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Cleveland Artist Spotlights
Colleen Fraser was unsure of what she wanted her major to be in college until she took a ceramics class in high school. From then on, she knew her focus would be on art, so she decided to attend the Cleveland Institute of Art. The tricky part for her was choosing between fiber arts and ceramics. This decision was something she went back and forth on, particularly during her third year of college. After choosing to switch her major from ceramics to fiber arts during the spring semester of her third year of college, she elected over the summer before her fourth year to switch back to ceramics.
Fraser is the creator of the Edgewater tunnel mosaics located on the north end of West 65th Street in Cleveland. The mosaics represent local landmarks in a unique and colorful fashion. This project was something very different for Fraser because she had never done any mosaics in art school. The closest she ever came to doing mosaics was slab tiles, though her experience with fiber arts may have helped as well.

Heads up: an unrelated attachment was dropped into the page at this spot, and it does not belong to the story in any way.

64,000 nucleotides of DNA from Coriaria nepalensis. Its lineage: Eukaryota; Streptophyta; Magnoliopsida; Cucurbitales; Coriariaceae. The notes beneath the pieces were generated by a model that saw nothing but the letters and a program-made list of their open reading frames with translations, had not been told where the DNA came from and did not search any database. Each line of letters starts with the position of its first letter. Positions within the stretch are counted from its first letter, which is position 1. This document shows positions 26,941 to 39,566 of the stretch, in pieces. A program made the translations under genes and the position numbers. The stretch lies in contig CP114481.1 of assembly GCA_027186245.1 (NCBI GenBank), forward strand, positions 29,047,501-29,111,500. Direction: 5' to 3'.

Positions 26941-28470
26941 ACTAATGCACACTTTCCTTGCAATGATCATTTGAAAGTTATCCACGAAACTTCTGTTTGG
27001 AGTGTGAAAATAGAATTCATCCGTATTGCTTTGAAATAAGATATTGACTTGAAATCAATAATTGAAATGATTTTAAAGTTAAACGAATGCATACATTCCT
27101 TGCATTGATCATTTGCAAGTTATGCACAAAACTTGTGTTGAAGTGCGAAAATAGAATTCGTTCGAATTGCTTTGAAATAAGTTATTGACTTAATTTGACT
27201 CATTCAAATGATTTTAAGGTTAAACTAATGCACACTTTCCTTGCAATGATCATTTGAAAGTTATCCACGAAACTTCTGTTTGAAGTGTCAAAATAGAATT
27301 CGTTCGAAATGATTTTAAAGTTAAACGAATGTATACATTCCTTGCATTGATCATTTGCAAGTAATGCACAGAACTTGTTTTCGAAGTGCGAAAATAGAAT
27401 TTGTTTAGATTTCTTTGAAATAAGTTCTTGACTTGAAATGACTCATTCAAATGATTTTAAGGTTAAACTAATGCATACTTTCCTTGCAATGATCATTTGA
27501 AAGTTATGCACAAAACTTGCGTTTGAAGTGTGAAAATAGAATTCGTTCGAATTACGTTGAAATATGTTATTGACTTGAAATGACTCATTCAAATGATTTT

Fraser mentioned that the process to get the mosaics started actually took awhile. She made the drawings for the first wall down by the bike path in 2003 and got them approved that year, but the materials were not released until spring of 2004. The city wanted the mosaics to be finished in time for the July festivities. Though she did not really have the time, she somehow managed to get the entire wall done in a couple months. Fraser said that in order to get started on the project, she took photos of the different buildings she wanted to include in the work. She then got the photos enlarged to the scale she needed them at for the wall. One of the difficulties she faced was getting the dimensions correct because the wall she was working on is on a hillside, so often, the artwork is on a slant. She addressed this challenge beautifully as you can see in the work today. Her art has added fabulous color and texture to the public structure.
Fraser remembers long nights when she worked full-time for the City of Cleveland at the Bureau of Cultural Arts. She taught and really got some ceramics programs going in the recreation center. When she was not working at the center, she was at home working on art, often into the late hours of the night. This is one of the reasons she was excited to be chosen for the Creative Workforce fellowship. She knew it would allow her more time to focus on her art, which was great for her and the community who now has the pleasure of experiencing her work.